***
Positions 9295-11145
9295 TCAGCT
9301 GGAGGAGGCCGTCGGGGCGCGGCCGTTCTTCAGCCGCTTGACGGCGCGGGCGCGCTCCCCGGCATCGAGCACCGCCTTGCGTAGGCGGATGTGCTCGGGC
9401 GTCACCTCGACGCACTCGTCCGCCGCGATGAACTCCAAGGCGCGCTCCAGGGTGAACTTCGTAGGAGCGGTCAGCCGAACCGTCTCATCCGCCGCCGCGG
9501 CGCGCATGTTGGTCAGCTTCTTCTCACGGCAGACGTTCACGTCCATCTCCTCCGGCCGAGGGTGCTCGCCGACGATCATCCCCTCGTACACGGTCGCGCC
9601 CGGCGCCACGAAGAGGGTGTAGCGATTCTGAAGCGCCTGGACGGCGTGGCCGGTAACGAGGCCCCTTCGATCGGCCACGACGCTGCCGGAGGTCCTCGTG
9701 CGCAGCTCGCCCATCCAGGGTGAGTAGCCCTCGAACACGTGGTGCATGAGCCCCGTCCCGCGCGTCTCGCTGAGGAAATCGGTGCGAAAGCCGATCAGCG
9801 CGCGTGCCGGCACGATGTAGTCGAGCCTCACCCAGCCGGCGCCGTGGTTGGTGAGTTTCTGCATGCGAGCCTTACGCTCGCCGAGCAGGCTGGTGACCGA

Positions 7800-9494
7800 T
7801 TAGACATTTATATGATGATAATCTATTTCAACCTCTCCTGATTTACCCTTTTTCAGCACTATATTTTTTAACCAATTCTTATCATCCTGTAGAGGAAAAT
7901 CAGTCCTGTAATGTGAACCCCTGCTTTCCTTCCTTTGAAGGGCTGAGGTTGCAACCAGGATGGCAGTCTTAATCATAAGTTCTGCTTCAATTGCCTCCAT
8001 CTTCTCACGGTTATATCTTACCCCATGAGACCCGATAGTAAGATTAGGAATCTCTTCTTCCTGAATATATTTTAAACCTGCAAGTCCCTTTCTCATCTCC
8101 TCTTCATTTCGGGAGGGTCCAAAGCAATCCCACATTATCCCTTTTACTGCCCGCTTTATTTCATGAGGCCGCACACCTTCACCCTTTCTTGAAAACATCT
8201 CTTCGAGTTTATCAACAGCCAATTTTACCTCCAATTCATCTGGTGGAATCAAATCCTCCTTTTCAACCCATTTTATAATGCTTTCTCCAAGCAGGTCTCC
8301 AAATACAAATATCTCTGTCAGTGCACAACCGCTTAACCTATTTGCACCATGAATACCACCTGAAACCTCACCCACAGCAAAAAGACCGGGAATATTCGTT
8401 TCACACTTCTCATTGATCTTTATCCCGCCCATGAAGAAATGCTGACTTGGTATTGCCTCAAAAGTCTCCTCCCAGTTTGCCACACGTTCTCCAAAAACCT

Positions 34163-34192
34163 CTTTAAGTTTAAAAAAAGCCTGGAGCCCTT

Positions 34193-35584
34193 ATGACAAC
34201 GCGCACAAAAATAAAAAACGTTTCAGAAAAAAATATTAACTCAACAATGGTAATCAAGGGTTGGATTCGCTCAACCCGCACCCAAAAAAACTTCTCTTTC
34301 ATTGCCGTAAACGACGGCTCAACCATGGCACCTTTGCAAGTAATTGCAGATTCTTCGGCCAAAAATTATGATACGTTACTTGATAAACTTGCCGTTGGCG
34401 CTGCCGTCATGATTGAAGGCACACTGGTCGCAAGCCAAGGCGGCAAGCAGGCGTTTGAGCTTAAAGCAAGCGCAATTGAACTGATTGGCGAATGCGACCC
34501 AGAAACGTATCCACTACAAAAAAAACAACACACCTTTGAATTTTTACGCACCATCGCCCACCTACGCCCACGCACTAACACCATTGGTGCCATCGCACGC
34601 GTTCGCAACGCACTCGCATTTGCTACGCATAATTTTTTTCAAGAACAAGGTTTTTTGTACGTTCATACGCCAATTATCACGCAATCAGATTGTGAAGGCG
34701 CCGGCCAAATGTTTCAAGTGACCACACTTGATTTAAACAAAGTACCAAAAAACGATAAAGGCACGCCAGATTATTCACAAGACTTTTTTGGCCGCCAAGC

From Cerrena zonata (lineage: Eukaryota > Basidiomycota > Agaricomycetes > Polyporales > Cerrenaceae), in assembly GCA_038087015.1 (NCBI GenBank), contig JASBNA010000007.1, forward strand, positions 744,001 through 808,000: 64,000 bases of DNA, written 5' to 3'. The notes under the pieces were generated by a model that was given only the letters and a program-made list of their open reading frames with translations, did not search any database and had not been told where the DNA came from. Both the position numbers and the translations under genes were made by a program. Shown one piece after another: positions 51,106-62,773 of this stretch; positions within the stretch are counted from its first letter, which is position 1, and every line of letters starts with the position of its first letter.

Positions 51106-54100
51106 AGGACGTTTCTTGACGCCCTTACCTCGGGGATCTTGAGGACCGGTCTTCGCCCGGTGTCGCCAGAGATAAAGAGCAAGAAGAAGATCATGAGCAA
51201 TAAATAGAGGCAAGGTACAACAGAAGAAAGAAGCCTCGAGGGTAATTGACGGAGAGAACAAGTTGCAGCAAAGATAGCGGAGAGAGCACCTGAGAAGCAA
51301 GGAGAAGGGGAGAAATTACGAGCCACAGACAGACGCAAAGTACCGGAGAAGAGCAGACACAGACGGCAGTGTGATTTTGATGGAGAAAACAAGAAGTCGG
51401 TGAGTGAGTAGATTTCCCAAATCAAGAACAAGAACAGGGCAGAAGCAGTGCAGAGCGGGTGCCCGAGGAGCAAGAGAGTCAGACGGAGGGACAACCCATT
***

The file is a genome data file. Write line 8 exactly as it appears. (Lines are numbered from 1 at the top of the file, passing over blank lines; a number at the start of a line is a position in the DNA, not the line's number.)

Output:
9801 CGCGTGCCGGCACGATGTAGTCGAGCCTCACCCAGCCGGCGCCGTGGTTGGTGAGTTTCTGCATGCGAGCCTTACGCTCGCCGAGCAGGCTGGTGACCGA